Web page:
ABC News' Rick Klein Reports: Former senator John Edwards is set to pounce on his rivals' support of a free-trade deal with Peru, as he seeks to exploit an opening on an issue that speaks to growing concerns about the economy and the impact of globalization.
Sen. Hillary Rodham Clinton, D-N.Y., said in a statement released Thursday night that she would support the Bush administration's trade agreement, though she is opposing pending agreements with South Korea, Colombia, and Panama.
"It has very strong labor and environmental protections," Clinton said in the statement, referring to the Peru pact. "This agreement makes meaningful progress on advancing workers' rights, and also levels the playing field for American workers."
Sen. Barack Obama, D-Ill., has also said he plans to vote for the Peru deal when it comes to the Senate floor as soon as next week.
But Edwards, D-N.C., is fiercely opposing the deal. Friday afternoon in Iowa, he plans to criticize Clinton in particular for supporting it, casting the measure as a "flawed trade deal that expands the NAFTA model," a campaign official tells ABC News.
The Peru pact has split the Democratic Party, reviving memories of President Bill Clinton's battle to pass NAFTA more than a decade ago. On Thursday, 109 House Democrats voted with the vast majority of Republicans to approve the Peru deal, while 116 Democrats voted no.
Trade has long been a hot-button issue among Iowa caucus-goers; many observers believe Dick Gephardt won the 1988 Iowa caucuses in part based on his opposition to free-trade agreements. Two of Iowa's three Democratic House members came out against the Peru pact, and both New Hampshire Democrats voted no.
A March Wall Street Journal/NBC poll found that 54 percent of Democratic voters believe free-trade agreements have hurt the United States, while 21 percent said they have helped.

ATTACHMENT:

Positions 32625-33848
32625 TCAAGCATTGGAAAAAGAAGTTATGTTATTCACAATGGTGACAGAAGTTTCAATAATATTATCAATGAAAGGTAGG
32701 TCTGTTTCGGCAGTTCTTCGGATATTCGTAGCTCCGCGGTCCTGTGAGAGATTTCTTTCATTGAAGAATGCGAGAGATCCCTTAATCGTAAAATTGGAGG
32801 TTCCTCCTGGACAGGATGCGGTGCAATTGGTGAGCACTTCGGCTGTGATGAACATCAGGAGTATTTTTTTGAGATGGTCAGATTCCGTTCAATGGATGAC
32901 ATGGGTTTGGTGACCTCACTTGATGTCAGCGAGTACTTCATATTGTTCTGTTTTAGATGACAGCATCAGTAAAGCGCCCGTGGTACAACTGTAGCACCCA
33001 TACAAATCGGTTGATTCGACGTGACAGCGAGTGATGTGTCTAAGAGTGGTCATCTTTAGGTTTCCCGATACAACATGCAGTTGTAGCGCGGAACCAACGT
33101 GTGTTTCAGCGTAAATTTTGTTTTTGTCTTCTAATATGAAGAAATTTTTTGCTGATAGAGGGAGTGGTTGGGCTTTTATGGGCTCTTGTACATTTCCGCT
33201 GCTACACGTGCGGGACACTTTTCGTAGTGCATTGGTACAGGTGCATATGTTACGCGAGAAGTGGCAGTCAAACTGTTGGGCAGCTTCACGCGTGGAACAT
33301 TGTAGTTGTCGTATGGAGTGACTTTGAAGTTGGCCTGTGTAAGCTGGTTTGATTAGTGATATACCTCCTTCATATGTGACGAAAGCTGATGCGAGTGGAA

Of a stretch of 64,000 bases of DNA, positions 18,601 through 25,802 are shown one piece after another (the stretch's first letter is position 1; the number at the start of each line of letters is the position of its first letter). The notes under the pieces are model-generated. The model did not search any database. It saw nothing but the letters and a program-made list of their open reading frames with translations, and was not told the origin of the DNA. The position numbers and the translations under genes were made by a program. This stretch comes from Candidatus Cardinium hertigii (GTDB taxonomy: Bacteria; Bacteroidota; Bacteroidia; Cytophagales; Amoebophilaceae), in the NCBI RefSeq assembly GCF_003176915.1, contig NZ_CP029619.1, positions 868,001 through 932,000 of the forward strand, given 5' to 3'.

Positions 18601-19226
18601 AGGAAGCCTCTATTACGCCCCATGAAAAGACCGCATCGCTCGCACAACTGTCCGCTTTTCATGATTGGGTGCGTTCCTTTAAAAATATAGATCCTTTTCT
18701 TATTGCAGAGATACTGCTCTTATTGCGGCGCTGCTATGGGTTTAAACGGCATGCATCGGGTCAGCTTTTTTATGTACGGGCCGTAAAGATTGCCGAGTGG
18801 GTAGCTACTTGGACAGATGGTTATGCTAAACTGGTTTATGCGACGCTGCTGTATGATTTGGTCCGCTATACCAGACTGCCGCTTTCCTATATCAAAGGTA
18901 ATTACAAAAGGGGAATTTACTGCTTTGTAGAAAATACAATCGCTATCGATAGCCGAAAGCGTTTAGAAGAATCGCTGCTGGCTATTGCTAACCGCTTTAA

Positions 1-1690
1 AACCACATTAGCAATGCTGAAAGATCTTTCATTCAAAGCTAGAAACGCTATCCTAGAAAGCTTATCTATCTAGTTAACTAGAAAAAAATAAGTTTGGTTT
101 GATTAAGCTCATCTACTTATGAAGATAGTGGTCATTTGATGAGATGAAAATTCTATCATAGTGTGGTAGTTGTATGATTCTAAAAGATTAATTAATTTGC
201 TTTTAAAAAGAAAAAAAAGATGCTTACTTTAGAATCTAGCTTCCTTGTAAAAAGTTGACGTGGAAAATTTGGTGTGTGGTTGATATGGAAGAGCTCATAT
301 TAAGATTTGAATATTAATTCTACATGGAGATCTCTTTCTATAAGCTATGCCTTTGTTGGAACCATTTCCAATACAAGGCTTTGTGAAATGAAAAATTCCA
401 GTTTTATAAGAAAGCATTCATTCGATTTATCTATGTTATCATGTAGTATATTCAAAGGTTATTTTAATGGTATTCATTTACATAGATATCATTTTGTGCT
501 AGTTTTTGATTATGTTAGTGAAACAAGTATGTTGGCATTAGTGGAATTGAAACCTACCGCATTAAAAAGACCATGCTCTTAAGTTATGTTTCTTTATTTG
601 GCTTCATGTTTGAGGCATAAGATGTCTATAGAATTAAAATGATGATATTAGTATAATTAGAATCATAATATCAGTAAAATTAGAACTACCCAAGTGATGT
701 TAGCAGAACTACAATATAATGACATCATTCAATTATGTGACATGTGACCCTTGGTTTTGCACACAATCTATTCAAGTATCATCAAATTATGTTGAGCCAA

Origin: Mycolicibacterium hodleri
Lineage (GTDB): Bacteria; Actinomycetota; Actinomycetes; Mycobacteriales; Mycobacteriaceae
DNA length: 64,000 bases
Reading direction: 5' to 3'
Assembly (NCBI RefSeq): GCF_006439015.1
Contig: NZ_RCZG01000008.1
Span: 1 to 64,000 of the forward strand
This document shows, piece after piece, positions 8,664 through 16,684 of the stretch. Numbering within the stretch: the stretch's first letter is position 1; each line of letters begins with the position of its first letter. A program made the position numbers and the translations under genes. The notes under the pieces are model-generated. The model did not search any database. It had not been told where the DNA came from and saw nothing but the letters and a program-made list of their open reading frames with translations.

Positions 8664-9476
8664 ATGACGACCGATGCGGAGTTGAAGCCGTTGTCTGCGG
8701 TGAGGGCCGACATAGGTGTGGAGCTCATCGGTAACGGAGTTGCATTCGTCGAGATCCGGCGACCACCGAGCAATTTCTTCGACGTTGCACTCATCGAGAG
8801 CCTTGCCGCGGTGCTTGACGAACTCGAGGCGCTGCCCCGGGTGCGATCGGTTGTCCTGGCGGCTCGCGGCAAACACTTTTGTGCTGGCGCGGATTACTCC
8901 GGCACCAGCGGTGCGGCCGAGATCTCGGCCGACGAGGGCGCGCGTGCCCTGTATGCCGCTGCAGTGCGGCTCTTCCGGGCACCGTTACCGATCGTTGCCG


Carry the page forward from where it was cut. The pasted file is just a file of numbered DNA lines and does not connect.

David Sirota, a Democratic strategist and commentator, said Clinton and Obama have created an opening for Edwards by supporting the Peru deal. With spiraling oil prices, plant closings in Iowa, and economic insecurities related to the housing market, free-trade deals are growing less popular among Democrats, he said.
"I'm pretty stunned politically that Clinton is doing this," Sirota said. "The word 'NAFTA' has become a symbol for, 'You are selling me out.' Hillary Clinton is easy to portray as representing sort of the Wall Street status quo."
According to campaign-finance data, Clinton's campaign has received at least $35,900 from individuals hired to lobby on behalf of the Peru Free Trade Agreement. Those lobbyists work for major corporations including Wal-Mart, Citigroup, and Coca-Cola -- companies that generally support free trade as a means to open up more markets for their products.
Edwards and Obama do not accept contributions from registered federal lobbyists.
Though her husband fought hard to get NAFTA approved by the Democratic-controlled Congress in 1993, Sen. Clinton has not been as quick to support free-trade deals. She voted against the Central American Free Trade Agreement -- patterned on NAFTA -- in 2005.
And as a candidate this year, she has expressed some disappointment in NAFTA's impact on the US economy, and has said she would reevaluate it as president.
UPDATE: Sen. Chris Dodd, D-Conn., also has come out against the pact. "It's disappointing that Senators Clinton and Obama, in supporting this agreement, would support more of the same, which will only add to our deficit, taking jobs away from hardworking Americans and shipping them elsewhere," he said in a statement.
A senior adviser to the Obama campaign, meanwhile, said the senator is supporting the Peru deal because it has enforcement mechanisms to ensure labor and environmental standards. The adviser also dismissed comparisons to NAFTA, saying that the minuscule impact of Peruvian-American trade makes it "silly" to equate the pacts.
"This is an almost totally symbolic issue," the adviser said. "There's no way you can claim this has anything like the impact of NAFTA."